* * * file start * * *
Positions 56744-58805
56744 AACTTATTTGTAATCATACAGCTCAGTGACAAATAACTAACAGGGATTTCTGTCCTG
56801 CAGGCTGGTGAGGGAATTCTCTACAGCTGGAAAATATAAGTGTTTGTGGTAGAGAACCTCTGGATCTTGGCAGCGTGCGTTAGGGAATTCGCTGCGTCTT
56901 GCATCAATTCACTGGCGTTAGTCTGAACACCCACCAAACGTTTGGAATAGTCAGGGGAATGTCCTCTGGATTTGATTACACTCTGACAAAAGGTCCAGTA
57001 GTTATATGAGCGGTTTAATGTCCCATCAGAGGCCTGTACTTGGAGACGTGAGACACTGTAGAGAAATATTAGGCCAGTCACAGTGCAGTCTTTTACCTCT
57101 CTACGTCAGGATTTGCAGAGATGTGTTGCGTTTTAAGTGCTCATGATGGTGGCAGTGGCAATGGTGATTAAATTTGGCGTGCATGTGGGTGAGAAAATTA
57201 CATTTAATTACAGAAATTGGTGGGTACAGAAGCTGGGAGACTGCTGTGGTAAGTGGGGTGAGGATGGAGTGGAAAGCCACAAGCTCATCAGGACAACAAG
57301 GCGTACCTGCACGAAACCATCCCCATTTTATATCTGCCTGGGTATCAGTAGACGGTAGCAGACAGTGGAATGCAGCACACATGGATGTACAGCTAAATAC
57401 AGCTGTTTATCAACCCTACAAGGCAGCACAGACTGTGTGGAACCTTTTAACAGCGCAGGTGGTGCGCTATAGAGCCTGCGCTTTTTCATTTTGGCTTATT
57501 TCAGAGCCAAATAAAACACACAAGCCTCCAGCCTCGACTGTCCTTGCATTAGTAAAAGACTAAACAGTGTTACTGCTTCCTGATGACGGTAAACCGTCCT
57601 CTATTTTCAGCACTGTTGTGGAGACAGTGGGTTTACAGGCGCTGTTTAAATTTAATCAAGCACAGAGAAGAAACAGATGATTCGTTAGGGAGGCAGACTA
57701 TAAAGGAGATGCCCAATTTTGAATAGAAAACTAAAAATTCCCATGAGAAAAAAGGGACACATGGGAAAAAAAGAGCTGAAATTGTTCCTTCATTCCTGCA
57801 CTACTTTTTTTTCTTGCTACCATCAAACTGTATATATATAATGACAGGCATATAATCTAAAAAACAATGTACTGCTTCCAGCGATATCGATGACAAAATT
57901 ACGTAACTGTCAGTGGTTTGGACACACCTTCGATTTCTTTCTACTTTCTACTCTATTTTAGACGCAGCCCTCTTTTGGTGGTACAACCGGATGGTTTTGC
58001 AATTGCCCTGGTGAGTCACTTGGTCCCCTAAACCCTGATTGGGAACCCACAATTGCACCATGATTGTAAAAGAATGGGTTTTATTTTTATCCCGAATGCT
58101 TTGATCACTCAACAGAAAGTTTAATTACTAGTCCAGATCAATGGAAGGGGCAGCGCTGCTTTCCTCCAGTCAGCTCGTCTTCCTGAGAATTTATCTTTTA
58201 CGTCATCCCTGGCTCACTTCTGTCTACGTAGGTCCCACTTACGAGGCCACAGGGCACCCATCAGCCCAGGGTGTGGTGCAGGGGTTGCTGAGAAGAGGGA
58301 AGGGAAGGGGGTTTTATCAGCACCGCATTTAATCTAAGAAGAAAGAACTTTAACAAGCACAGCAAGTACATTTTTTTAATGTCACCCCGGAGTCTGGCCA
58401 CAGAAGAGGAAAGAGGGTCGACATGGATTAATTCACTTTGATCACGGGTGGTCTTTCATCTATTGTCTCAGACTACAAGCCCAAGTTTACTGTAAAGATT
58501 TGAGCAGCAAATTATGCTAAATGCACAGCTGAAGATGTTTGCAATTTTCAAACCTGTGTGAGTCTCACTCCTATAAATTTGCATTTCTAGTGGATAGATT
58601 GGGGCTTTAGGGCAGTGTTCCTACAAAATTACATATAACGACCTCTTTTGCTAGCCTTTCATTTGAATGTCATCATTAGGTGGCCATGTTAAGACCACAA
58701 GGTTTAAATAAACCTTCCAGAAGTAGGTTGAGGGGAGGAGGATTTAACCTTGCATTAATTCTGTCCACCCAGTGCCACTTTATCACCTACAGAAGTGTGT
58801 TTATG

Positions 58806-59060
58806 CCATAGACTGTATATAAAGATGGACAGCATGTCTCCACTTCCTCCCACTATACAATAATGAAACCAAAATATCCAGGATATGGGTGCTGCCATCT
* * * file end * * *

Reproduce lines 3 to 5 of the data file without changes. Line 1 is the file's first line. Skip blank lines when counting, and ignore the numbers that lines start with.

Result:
56801 CAGGCTGGTGAGGGAATTCTCTACAGCTGGAAAATATAAGTGTTTGTGGTAGAGAACCTCTGGATCTTGGCAGCGTGCGTTAGGGAATTCGCTGCGTCTT
56901 GCATCAATTCACTGGCGTTAGTCTGAACACCCACCAAACGTTTGGAATAGTCAGGGGAATGTCCTCTGGATTTGATTACACTCTGACAAAAGGTCCAGTA
57001 GTTATATGAGCGGTTTAATGTCCCATCAGAGGCCTGTACTTGGAGACGTGAGACACTGTAGAGAAATATTAGGCCAGTCACAGTGCAGTCTTTTACCTCT